Distinguished Scholar, National Center for Atmospheric Research/University Corporation for Atmospheric Research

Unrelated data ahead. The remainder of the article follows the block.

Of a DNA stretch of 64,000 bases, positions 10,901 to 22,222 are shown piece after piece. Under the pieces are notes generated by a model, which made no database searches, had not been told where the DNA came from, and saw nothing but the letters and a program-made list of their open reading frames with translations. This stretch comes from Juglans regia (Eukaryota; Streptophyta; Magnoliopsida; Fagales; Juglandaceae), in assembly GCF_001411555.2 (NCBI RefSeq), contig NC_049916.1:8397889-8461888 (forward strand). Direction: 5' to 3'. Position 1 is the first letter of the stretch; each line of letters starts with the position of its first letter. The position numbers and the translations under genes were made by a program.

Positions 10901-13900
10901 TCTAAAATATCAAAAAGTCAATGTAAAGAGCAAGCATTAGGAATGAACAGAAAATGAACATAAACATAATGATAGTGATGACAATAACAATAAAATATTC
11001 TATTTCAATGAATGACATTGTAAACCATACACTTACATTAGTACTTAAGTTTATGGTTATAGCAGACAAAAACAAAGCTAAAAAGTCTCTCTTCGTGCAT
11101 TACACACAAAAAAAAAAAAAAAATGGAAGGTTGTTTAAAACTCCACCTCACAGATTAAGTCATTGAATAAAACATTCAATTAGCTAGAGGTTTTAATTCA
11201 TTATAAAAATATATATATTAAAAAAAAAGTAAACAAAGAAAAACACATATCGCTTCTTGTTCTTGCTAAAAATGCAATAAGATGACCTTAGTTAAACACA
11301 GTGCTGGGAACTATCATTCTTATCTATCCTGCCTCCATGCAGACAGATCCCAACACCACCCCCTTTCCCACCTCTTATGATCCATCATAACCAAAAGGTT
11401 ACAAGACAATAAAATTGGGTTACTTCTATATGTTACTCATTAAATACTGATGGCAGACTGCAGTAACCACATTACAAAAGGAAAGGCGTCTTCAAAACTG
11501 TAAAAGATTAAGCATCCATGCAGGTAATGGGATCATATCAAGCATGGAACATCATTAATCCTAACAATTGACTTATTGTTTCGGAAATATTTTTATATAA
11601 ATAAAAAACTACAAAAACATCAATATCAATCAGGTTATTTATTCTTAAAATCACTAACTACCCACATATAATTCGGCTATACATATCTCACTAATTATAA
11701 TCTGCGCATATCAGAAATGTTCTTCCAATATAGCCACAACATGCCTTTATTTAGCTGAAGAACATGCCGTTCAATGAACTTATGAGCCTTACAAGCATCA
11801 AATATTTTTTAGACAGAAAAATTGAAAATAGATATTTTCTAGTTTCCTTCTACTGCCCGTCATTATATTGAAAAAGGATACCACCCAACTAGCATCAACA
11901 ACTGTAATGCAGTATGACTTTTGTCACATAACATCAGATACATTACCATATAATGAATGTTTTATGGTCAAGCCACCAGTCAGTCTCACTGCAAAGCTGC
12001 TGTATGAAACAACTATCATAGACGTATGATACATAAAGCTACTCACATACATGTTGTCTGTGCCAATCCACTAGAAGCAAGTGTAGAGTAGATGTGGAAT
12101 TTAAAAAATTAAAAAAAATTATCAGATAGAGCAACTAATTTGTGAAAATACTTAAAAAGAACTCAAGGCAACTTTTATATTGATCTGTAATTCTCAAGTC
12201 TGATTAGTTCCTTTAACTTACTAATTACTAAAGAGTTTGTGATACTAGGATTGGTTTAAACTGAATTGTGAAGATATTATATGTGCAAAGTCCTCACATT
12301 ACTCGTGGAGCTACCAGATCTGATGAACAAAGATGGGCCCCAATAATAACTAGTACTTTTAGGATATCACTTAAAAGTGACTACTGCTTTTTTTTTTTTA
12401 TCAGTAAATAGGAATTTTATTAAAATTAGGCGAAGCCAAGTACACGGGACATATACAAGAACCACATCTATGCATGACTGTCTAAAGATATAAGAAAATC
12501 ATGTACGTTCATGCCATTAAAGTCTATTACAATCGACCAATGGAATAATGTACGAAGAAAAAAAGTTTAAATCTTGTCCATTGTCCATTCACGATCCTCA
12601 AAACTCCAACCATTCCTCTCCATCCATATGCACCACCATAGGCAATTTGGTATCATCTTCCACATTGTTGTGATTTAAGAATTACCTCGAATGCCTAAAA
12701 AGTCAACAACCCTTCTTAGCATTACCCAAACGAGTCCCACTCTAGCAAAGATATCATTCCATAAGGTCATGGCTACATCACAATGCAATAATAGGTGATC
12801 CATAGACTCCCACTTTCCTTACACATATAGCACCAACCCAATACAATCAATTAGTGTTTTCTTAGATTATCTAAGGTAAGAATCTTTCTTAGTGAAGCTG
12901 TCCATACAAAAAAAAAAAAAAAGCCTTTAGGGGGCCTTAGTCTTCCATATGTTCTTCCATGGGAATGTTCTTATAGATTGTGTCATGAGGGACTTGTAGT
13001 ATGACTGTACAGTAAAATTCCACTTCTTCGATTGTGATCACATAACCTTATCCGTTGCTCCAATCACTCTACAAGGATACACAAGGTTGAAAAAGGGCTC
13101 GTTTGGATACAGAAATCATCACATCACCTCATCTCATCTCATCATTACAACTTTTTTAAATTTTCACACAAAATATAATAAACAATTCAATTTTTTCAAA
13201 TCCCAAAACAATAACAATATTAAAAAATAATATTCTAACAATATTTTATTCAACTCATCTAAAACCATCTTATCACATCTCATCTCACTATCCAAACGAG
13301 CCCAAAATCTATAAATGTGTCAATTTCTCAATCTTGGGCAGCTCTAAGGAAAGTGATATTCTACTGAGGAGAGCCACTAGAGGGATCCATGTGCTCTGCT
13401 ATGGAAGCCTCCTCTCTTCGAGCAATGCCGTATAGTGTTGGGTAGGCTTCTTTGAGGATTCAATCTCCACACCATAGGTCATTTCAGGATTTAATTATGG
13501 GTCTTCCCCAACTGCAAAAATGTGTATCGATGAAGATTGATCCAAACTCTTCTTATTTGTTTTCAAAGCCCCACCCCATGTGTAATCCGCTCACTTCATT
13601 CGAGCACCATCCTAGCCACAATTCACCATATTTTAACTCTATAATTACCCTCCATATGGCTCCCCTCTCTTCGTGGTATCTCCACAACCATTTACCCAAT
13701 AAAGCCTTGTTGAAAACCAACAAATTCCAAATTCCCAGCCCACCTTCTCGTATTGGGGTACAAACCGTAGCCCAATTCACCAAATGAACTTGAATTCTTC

Dr. Warren Washington became one of the first developers of groundbreaking atmospheric computer models in the 1960s. These models, which use fundamental laws of physics to predict future states of the atmosphere, have helped scientists understand climate change and were used extensively in the 2007 Intergovernmental Panel on Climate Change assessment, for which National Center for Atmospheric Research (NCAR) scientists, including Washington, shared the 2007 Nobel Peace Prize. Washington has engaged in research for over 50 years, and has given advice, testimony, and lectures on global climate change. Washington has been a member of the President's National Advisory Committee on Oceans and Atmosphere and has had presidential appointments under the Carter, Reagan, Clinton, and Bush administrations. More recently, he served on the National Science Board as a member (1994-2006) and as its chair (2002-2006). Washington has many awards, including being a member of the National Academy of Engineering, the American Meteorological Society (former president), the American Philosophical Society, and the American Academy of Arts and Sciences. In 2010, he was awarded the National Medal of Science by President Obama, the nation's highest science award "for his development and use of global climate models to understand climate and explain the role of human activities and natural processes in the Earth's climate system and for his work to support a diverse science and engineering workforce."